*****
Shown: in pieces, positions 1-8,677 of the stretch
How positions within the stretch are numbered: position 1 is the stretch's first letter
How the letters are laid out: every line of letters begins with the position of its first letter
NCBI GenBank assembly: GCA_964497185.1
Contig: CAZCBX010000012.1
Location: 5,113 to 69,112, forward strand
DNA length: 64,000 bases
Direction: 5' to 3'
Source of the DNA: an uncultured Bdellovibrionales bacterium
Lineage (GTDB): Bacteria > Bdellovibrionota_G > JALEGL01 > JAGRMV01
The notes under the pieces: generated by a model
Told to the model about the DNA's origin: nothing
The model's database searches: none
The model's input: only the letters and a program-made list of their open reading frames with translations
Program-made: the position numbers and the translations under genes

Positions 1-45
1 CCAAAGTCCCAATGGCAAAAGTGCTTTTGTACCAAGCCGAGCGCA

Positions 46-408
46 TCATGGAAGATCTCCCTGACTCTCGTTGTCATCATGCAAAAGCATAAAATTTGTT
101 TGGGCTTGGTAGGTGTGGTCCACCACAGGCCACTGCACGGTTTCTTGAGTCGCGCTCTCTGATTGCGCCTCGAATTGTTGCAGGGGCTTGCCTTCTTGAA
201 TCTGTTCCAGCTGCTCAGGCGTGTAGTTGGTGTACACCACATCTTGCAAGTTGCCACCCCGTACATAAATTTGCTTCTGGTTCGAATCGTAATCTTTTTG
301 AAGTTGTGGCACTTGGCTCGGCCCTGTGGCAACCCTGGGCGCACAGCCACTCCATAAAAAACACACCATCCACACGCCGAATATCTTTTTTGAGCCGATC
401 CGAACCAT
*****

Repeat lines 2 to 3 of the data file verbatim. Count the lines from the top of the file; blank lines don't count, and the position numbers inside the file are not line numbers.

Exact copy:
How positions within the stretch are numbered: position 1 is the stretch's first letter
How the letters are laid out: every line of letters begins with the position of its first letter